The fundamental defects of the sampling procedures that characterized the presidential elections in 1936 and 1948
It is in two instances that the sampling theory has been ignored by pollsters. Polls that concern political opinions often lack a reality test. Most of the surveys in 1936 and 1948 may have been conducted in a bad manner or they may have been off the mark but, these are often ignored. Most of the pre-election opinion polls have a strong reality test
The first case of bad sampling was manifested in the digest; they failed to apply a random selection or any other methodological instrument of sampling. Despite the fact that they distributed many questionnaires, they drew much of the sample from telephone directories. The digest did not also specify the sample population. Another factor that led to bad sampling by the digest was the time of the sampling. The questionnaires were sent in early September hence making it impossible to capture late changes that could favor one candidate in the wee moments of the campaign and hence hindering any detection of the poll outcome. This bad sampling only captured the wishes of the middle and upper class that had telephones.
In another incident, the digest sends out 10 million ballots and out of this 2.4million ballots were returned hence the response rate was very low because it targeted the educated class thus the sample was biased. In 1948, the reasons associated with the bad sampling are the use of telephone and quota sampling which lead to oversampling of those people with telephones, and since phones were very expensive not all people had phones and this ignored that segment of the population (Erikson and Tedin 263).
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The key features of the contemporary multistage cluster sample method
Multistage sampling applies to such samples that cannot be listed for conventional sampling purposes which may include among others the population of a state, city, or nation. In this case, the sample design can be put into a cluster in a multistage design called cluster sampling. This type of sampling is only applicable when it is hard to compile an exhaustive list of the elements that make up the target population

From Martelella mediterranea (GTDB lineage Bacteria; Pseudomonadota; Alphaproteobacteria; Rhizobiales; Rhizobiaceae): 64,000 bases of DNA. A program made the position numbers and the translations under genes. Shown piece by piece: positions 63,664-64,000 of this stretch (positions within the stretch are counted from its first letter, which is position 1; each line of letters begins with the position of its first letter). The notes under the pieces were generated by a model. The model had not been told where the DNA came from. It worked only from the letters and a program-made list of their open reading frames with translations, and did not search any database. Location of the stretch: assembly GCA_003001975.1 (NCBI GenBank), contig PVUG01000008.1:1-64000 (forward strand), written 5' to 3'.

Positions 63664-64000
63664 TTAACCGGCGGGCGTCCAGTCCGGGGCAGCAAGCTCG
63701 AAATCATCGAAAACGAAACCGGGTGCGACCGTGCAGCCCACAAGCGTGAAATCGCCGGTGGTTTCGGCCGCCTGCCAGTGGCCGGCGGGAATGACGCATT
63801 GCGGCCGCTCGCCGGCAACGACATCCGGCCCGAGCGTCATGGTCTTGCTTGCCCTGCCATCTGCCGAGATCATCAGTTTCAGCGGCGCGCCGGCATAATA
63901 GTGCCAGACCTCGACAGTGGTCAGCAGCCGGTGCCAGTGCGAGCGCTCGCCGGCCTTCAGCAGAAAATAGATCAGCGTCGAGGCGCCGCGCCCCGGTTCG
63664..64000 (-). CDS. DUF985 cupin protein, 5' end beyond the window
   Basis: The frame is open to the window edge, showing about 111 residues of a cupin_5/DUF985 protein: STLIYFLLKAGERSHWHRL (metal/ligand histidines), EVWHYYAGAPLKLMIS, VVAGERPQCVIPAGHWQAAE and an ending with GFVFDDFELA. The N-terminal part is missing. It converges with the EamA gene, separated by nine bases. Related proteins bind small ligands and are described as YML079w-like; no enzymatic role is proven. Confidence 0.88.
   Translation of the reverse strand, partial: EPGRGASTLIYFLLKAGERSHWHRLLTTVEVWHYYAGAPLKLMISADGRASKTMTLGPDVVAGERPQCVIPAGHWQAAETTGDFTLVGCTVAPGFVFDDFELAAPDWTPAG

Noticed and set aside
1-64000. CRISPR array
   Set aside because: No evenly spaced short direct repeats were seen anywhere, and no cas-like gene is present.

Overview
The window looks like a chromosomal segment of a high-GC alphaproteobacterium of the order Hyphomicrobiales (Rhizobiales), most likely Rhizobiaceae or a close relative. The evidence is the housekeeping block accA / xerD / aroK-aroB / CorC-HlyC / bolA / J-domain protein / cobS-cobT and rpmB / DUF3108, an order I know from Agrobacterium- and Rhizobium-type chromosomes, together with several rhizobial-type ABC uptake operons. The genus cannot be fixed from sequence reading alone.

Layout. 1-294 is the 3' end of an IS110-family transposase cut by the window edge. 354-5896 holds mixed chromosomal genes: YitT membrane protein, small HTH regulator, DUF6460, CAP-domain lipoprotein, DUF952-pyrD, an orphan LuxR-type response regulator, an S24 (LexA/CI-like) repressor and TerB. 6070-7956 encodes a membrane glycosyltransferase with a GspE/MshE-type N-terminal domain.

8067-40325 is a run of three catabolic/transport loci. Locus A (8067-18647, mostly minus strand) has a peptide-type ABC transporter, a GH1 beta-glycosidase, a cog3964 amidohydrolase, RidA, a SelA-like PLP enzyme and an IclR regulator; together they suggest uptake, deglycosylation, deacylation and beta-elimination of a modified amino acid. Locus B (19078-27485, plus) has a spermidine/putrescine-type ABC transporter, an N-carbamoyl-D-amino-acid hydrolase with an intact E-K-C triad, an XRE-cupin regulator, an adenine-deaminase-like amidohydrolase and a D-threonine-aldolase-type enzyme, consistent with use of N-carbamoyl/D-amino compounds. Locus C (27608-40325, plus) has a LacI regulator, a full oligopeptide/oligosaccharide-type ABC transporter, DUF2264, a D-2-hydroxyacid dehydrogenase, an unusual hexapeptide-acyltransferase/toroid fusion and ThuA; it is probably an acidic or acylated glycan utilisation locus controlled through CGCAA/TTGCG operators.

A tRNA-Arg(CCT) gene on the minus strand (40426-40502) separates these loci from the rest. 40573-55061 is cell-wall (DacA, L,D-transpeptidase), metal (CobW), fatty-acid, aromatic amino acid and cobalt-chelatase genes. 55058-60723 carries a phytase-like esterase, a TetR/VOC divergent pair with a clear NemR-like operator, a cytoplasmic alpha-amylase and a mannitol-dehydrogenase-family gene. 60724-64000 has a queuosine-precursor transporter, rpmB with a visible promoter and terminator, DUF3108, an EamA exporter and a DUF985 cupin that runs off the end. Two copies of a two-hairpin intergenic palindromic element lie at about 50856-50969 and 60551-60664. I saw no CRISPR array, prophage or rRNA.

The features of multistage sampling are:
First, it has different categories of the sample or rather portions classified as the primary, secondary or tertiary cluster. The first set of the sample is referred to as the primary sample whereas the subsequent ones are secondary or tertiary.
Multistage sampling is efficient in terms of cost and speed and also it is convenient since it only demands the listing of clusters and the individuals in a selected manner. Consequently, multistage sampling is only used where there is an absence of the list of the located objects and also where the levels of analysis do not match the unit list.
Multistage sampling involves drawing repeated samples from various series of other samples that may not be reflective of a similar target population. In this case, each stage defines the population narrowly up to the final phase of the sampling. Sampling in this method is undertaken in two stages: first is the selection of the primary units and second is the selection of the unit inside the primary sample. The major fields of research that suit this method of sampling are habitat studies, behavioral studies, and also wildlife surveys (Buddenbaum and Novak 57).
Pre-election polls, their accuracy and the challenges of “allocating undecideds” and “deciphering who votes”
The process of allocating the undecided respondents in an opinion poll especially the pre-election poll is a perpetual problem that faces opinion polls and researchers in pollsters and four major ways have been proposed to deal with this problem as explained below.
The accuracy of pre-election polls has been a subject of interest since they bridge voters’ expression of attitude and their voting behavior. Voting behavior can be correctly predicted through pre-election polls. The Gallup is the most credited among national opinion polls due to their degree of accuracy and the fact that they publish their accuracy record in all elections. The accuracy of Pre-election polls is determined by methodology and political environment.
The majority of the surveys consider the population of the undecided to be fifteen percent at any given presidential elections and the number may narrow to around five to eight percent during the sunset days of the campaigns. Basically, Pollsters often deal with the issue of undecided voters by adjusting the questions. The other ways of dealing with the undecided voters are through the repercentaging of the votes for major candidates after eliminating the undecided and allocating them to the trial heat support that candidates obtained in the poll; secondly, they may decide to allocate the undecided vote to the challenger; thirdly, they may opt to repercentage the major candidates after eliminating the undecided; and lastly, the undecided may be allocated through the discriminant analysis assignments (Walden 234).
Buddenbaum, Judith and Novak Catherine. Applied communication research. New York: Wiley-Blackwell, 2001. Print.
Erikson, Robert and Tedin, Kent. American Public Opinion. New York: Pearson, 2011. Print.
Walden, Graham. Survey research methodology, 1990-1999: an annotated bibliography Volume 28 of Bibliographies and indexes in law and political science. New York: Greenwood Publishing Group, 2002. Print.